I bought a coke and some fruit. Yes, I said fruit. It’s a new thing I’m trying. I took the full cup of coke into the bathroom and set it on the toilet paper dispenser while I hooked my bag to that little hook. Then I turned around and accidentally knocked the coke over. It just seeped out from underneath my stall toward the drain in the middle of the bathroom. People walked in, stopped, looked at the drain, looked at my feet, and walked out. You can be sure I did not make any new friends today.

But I did get a job, which is important, and I did get a refill on my coke. I also discovered an Aveda salon in the main commons area outside the food court and was thrilled. Also there was a Fedex.

My hair stayed straight all day and I have started adjusting to the heat- I have even been wearing jeans and shirts with sleeves on them, if you can imagine. I am finding new ways to get the same places, and I have learned how to drive without getting hit by streetcars. The crazy thing is that you can never turn left. Instead, you have to do all these unnecessary u-turns. Navi would just love it here!

Sprinky and I found two great breakfast nooks with fantastic pecan waffles, a French bakery & Café (that one is for you, Elaine), two dessert places, two pizza places and two Mexican places. We were also driving down Tchoupitoulas minding our own business when Sprinky said, Giraffes. I looked up and out of the blue, across the street from residential houses, was a bunch of giraffes eating off the trees. I guess the zoo keeps them there…

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I also went to get my ID on the downtown campus and made for the skybridge, when, thankfully (although I think I would have figured this out on my own eventually) they told me that the skybridges connecting one of the 5 buildings collapsed during Katrina, and not to use it.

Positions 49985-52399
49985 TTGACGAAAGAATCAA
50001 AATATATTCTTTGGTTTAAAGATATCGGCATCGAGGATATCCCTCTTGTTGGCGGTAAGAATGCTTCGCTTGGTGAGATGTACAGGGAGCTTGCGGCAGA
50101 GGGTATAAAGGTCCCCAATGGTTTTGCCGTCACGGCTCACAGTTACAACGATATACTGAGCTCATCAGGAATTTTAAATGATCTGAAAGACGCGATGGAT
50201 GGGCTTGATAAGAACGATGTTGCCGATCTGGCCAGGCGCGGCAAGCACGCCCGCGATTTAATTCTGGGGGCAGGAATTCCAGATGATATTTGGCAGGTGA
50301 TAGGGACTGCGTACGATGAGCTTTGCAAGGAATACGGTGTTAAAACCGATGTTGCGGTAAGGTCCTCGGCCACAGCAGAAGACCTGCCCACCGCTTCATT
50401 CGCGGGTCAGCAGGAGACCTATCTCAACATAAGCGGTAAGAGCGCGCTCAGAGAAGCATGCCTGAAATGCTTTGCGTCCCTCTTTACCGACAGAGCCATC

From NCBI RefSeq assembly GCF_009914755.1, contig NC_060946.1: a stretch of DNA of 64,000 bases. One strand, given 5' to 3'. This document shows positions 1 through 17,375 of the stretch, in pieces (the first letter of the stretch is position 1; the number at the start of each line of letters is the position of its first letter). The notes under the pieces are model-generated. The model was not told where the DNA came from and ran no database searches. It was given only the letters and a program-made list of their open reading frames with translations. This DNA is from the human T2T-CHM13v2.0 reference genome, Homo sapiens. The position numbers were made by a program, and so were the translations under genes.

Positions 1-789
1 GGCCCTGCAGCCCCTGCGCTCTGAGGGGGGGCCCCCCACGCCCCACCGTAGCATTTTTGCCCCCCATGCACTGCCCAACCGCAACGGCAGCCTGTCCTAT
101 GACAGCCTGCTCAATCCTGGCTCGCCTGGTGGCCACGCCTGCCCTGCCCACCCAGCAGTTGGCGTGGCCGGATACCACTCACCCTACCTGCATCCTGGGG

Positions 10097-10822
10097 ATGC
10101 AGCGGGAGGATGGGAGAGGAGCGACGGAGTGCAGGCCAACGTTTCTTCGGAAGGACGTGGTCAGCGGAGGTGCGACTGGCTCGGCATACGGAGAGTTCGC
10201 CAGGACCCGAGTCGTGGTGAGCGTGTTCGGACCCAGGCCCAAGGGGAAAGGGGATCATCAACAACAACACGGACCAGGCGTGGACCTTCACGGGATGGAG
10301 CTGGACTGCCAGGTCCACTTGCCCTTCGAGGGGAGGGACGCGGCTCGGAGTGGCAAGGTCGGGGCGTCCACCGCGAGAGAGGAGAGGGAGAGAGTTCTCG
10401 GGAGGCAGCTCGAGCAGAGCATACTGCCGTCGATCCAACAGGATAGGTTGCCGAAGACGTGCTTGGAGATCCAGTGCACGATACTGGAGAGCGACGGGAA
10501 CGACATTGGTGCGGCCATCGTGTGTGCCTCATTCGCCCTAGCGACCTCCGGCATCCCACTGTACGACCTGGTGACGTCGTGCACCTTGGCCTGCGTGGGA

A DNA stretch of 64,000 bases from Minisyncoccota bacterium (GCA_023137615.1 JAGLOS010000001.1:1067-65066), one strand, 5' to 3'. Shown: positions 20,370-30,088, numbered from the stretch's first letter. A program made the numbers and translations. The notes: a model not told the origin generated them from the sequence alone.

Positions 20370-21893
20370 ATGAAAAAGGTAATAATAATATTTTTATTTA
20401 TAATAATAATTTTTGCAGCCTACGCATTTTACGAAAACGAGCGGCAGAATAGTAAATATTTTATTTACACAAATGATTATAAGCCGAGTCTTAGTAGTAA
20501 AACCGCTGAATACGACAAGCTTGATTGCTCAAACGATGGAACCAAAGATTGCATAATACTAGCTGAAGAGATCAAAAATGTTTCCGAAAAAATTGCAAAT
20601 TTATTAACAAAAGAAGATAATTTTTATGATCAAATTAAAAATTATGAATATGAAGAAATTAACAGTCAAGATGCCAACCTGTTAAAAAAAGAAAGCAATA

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Well. I guess it had.

SJP is doing fine, thank you. She keeps telling me how fanTAStic everything is. I love that in a cardboard friend.

Sprinky, on the other hand, left today at 7am. When she left, it occurred to me for two panicky hours that I was by myself here. What would do if my car broke down or if a semi ran over me or if I stabbed my toe on a parking lot spike or got shingles or ran into the bleachers during a basketball game? Things like that ALWAYS happen to me, and who would I call? It was a scary, lonely feeling.

(Pam- you are my closest relative. That means you’re on standby!)

I was thinking today- even though it seems a tiny bit backwards- that I feel like Belize prepared me for this. I have already jumped head-first into an entirely new place without a friend in sight, have even caught parasites and been in third world hospitals and came out just fine.

Welp. That’s it. Tomorrow I am driving to Destin to visit the grampies. When I get back, I start working in the bookstore, which means 35% off clothes and books!

Brooke Goes to the City

All right, you guys. After 36 hours in New Orleans, here are the current stats:

Apartment- 1
Brooke- 0

Hair- 1
Brooke- 0

Heat- 1
Brooke- 0

Streetcar- 0
Brooke- 1

Navigating- 0
Brooke- 1

As you can see, the city is winning by about 1.

We arrived yesterday (Saturday) at 10:30 in the morning. When I first saw the skyline from I-10, I went back and forth between hyperventilation and something like optimism, only less optimistic. There might have been just a few seconds of excitement, but I was trying to regulate the breathing.

I checked into the apartment building, got my key, and ran (literally) around the entire third floor until I found my room. I smiled and clapped and jumped and then took a deep breath and tried to turn the key. The key wouldn’t turn.